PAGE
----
Therapeutic uses Atypical pneumonia Legionnaire’s pneumonia Whooping cough Eradication of corynebacterium diptheriae Camphylobacter gastroenteritis Chancroid due to H.ducreyi Chlamydial conjunctivitis and urethritis

Adverse effects:

Adverse effects Gastrointestinal – up to 33 % Nausea, vomiting, diarrhea, dyspepsia Most common with erythro ; less with new agents Cholestatic hepatitis - rare > 1 to 2 weeks of erythromycin estolate Thrombophlebitis – IV Erythro and Azithro Dilution of dose; slow administration Other: ototoxicity (high dose erythro in patients with RI); QTc prolongation; allergy

Drug interaction:

Drug interaction Erythromycin and Clarithromycin – are inhibitors of cytochrome p450 system in the liver; may increase concentrations of: Theophylline Digoxin , Disopyramide Carbamazepine Valproic acid Cyclosporine Terfenadine , Astemizole Phenytoin Cisapride Warfarin Ergot alkaloids

Nonantibiotic applications of Macrolides:

Nonantibiotic applications of Macrolides Diffuse panbronchiolitis (DPB) Cystic fibrosis (CF) Acute bacterial sinusitis (ABS) Asthma Chronic obstructive pulmonary disease (COPD) Bronchiectasis Chronic bronchitis

Lincosamides :

Lincosamides Lincomycin Clindamycin Antibacterial spectrum : lincosamides are active against staphylococci, gram-positive and gram-negative anaerobes, including Bacteroides fragilis . Mechanism Binding to 50s ribosome subunit and inhibiting protein synthesis Pharmacokinetics Absorbed well, Penetrate well into most tissues including bone about 90% protein-bound excretion via the liver, bile, and urine penetrate well into most tissue, including bone, but not CSF.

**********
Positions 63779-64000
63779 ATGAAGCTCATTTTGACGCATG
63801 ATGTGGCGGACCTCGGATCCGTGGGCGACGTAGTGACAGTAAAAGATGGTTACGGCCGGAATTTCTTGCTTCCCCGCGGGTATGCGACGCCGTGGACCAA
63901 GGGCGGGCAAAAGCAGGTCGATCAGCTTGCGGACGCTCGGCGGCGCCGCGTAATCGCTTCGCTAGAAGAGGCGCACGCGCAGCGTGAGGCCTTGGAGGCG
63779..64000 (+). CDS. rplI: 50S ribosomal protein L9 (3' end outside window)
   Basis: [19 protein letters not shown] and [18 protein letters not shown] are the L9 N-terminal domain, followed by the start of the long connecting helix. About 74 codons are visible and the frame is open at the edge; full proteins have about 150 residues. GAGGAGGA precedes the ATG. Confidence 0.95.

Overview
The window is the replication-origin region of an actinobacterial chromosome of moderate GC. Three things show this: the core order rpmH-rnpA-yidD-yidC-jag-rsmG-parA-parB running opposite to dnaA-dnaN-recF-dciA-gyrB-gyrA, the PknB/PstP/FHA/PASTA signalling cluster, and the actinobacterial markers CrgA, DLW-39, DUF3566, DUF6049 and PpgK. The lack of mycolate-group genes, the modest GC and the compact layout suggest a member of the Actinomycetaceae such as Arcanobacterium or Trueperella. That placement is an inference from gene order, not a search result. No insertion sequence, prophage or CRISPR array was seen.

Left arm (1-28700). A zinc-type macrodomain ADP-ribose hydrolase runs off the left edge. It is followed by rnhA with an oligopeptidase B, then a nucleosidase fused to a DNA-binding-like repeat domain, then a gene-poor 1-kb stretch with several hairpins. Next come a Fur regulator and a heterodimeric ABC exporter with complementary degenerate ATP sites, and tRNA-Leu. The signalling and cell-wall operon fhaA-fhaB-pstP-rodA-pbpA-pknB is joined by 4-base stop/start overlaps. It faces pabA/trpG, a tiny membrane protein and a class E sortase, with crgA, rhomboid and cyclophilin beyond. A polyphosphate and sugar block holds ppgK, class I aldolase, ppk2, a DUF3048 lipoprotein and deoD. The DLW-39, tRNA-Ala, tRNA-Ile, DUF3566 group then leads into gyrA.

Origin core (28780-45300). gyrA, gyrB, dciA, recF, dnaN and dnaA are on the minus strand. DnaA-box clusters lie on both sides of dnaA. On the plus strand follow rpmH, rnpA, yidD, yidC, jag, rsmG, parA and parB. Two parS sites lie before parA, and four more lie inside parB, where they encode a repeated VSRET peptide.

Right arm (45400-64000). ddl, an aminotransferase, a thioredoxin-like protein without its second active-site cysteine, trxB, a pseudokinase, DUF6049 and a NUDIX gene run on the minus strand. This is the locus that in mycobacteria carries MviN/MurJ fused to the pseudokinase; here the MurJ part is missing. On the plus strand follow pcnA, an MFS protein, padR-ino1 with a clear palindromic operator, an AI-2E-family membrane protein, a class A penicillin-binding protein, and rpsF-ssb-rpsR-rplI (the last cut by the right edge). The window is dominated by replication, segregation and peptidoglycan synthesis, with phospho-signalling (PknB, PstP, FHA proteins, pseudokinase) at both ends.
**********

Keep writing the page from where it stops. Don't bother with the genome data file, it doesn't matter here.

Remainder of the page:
Resistance :

Resistance Alteration of 50s ribosomal subunit by adenine methylation Chromosomal mutation of 50s ribosomal protein Drug inactivation Dose -150-300mg every 6 th hourly

Lincosamides-Therapeutic uses :

Lincosamides -Therapeutic uses Severe anaerobic infection Acute or chronical suppurative osteomylitis , arthritis caused by susceptive organisms especially Staphylococci aureus aerobic G+ cocci infection combination with pyrimethamine for AIDS-related toxoplasmosis combination with primaquine for AIDS-related pneumocystis carinii pneumonia

Adverse reactions :

Adverse reactions Adverse reactions Gastrointestinal effects: severe diarrhea and pseudomembranous enterocolitis caused by Clostridium difficile Higher IV dose –neuromuscular blockade Other :Impaired liver function , neutropenia, hypersensitivity

ketolides:

ketolides Telithromycin and cethromycin Telithromycin is semisynthetic derivative of erythomycin Tighter binding to ribosomes Decreased incidence of resistance Longer post antibiotic effect T1/2- 13hrs Has activity against erythromycin resistant G+ve cocci Mainly for macrolide resistant CAP, chronic bronchitis Dose -800mg OD for 10 days

Ketolides – Cethromycin :

Ketolides – Cethromycin More potent than telithromycin Used against macrolide resistant streptococci and enterococci Resistance - Ribosomal modification via inducible or constitutive methylation . Ribosomal modification via point mutation- h.pylori Drug efflux- S.pyogenes Adverse reactions Diarrhoea , nausea Drug interaction Prolonged QT interval (cisapride, terfenadine ) Increased blood levels of theophylline, midazolam